Everybody’s Rodeo Cup of Tea

This is rodeo night for Circle of Friends, a time when everyone does everything with the help of Stripes the Clown, Miss Moo and Howdy. Everyone will wear a bandana, and many students will come in chaps and cowboy hats. I’m going to take a wranglers rope looped over the handles of my wheelchair. Can’t wear a cowboy hat since my headrest knocks it off, but I do have boots and jeans. There will be bean bag toss, face painting, cookie decorating, dancing, a petting table for the rabbits, and did I say dancing the Macarena? At the end we come up with the world’s largest prayer circle of about 90 plus with pure, heartfelt requests and celebrations. One big prayer I expect is a thankfulness for the good health report of our director of caring who is very special to everyone plus a blessing on her future with slower doses of chemotherapy.  Our student’s prayers have the thirty-nine leaders and the additional rodeo volunteers going home with similes on their faces. Our students “get it.”

What’s Your Weather?

One of my students who sits in a wheel chair turned up yesterday with great fur lined boots and heavy leggings. Last night as I sat in front of the fireplace warming my wheelchair foot plates (yes, your feet freeze on metal) and drinking some tea, I remembered my family who actually live where it is cold. In Houston, 40 degrees is cold enough for the fireplace. My nephew and his family in Alaska are enjoing snow so deep they had to scoop the snow away from their windows so they could see out. My grandson in Denver reported sitting in the hot tub out in a snowstorm. Wherever you are, keep warm. I’m dressing warmly today to check in with Artists in Action.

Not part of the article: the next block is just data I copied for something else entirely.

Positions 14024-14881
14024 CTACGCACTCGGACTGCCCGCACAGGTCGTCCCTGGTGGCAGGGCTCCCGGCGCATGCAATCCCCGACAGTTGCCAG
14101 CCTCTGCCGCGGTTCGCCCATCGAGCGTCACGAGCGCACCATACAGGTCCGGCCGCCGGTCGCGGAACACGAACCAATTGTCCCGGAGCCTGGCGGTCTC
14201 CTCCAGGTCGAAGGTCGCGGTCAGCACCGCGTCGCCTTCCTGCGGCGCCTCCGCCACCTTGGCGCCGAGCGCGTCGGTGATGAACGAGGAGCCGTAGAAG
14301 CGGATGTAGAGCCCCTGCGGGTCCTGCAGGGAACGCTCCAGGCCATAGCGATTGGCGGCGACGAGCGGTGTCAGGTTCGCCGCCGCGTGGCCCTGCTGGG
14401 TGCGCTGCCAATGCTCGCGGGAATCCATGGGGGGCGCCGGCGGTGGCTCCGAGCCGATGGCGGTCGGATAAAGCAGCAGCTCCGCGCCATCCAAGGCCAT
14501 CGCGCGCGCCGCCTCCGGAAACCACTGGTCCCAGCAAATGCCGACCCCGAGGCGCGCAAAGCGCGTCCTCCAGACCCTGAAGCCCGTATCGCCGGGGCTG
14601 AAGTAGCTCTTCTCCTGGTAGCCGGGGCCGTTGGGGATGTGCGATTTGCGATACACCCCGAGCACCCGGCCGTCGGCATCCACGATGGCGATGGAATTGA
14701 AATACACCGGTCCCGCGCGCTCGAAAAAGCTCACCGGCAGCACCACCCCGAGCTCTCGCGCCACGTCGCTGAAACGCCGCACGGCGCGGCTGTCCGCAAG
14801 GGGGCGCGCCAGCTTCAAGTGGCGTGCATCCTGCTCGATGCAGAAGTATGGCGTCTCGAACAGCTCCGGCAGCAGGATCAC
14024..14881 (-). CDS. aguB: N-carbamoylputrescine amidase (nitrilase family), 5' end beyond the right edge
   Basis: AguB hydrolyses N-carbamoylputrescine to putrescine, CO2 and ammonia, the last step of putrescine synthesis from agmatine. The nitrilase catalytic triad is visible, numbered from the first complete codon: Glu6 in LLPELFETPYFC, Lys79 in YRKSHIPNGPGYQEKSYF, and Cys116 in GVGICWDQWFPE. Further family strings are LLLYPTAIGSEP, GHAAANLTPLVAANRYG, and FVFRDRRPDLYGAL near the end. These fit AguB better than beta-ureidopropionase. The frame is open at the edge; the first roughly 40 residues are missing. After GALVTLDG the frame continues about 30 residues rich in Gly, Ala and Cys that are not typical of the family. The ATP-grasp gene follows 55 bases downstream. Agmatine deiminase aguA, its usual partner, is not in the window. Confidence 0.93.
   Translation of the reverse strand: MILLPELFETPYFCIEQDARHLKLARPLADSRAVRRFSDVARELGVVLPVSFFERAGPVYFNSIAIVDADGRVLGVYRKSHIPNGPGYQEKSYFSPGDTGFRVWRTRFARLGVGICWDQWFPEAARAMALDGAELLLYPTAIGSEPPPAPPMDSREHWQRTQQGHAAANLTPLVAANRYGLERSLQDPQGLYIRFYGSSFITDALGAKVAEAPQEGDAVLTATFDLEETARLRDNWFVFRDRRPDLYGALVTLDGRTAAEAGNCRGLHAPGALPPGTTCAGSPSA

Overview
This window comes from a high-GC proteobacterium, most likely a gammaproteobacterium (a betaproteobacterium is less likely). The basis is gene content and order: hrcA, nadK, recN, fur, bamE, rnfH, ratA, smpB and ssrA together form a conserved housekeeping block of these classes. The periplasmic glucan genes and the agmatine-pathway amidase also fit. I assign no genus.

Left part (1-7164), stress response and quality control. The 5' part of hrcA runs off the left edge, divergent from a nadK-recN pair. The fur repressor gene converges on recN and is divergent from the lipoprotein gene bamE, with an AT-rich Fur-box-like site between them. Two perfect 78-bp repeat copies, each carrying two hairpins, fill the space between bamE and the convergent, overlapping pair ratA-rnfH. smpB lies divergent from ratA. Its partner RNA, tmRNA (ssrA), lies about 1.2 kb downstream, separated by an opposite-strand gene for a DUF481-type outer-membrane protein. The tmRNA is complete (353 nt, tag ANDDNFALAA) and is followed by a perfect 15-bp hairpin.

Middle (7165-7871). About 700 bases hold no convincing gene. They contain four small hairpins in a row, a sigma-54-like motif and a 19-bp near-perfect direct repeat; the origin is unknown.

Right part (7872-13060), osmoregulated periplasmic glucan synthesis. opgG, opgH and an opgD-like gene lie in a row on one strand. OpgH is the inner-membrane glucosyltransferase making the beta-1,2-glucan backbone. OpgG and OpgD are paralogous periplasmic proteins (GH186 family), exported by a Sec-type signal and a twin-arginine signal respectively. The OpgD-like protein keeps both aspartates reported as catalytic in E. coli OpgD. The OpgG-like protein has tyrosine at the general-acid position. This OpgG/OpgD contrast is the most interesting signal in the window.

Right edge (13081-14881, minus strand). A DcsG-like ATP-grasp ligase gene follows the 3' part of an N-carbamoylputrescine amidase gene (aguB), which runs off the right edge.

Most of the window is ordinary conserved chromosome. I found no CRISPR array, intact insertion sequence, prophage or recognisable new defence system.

Artists in Action, our program for unemployed persons with disabilities who want to give back to the church, meets every Monday.  They are in touch with their creativity, and make beautiful card creations for persons who are homebound or need cheer. Right now they have a request for over a hundred cards for a special church group, and they are  having fun trying to meet a quota. I have lunch with them – a high point for Monday. Monday is my least favorite day – when I make myself do book keeping and check requests and pick up after Sunday.

Naomi Mitchum is Author of Quick Look for Volunteer Responders, A Guide to Aiding Persons With Disabilities

I am, in fact, the author of this great little pocket book, and it is for sale on Amazon.com, but they have not listed it properly, so I am listing here with the hope that a search engine will pick it up.

This small 5 x 7  book made of durable plasticoat will fit into a rescuers backpack or pocket, or its bright yellow color will easily be found on a teacher’s desk or by a church usher. Reviewed ahead of time, then carried to an emergency site, it can save lives when the rescuer can quickly refresh the memory about what to do. For example, it will tell him or her precursors of a seizure or that  a person who is having a seizure  needs to stay in place, in fact, can do nothing else, but follow up is important.  Other details about what to do with persons with disabilities are stated concisely with great graphics to stimulate thinking. Very important picture boards and body pictures help a non person or one who speaks English as a second language point to where they are hurting or what their needs are.  Other topics include how to help someone who is homebound, how to deal with loss of power or lockdown and how to safeguard persons post-emergency. In the beginning Quick Look gives the process of quickly communicating, assessing and responding.

I’m not telling you this with the hope you will have an emergency, but an emergency can happen any place and any time, and each of us needs to be prepared to help and save lives. Persons with disabilities need a little extra help, and you can find out what kind of help that is.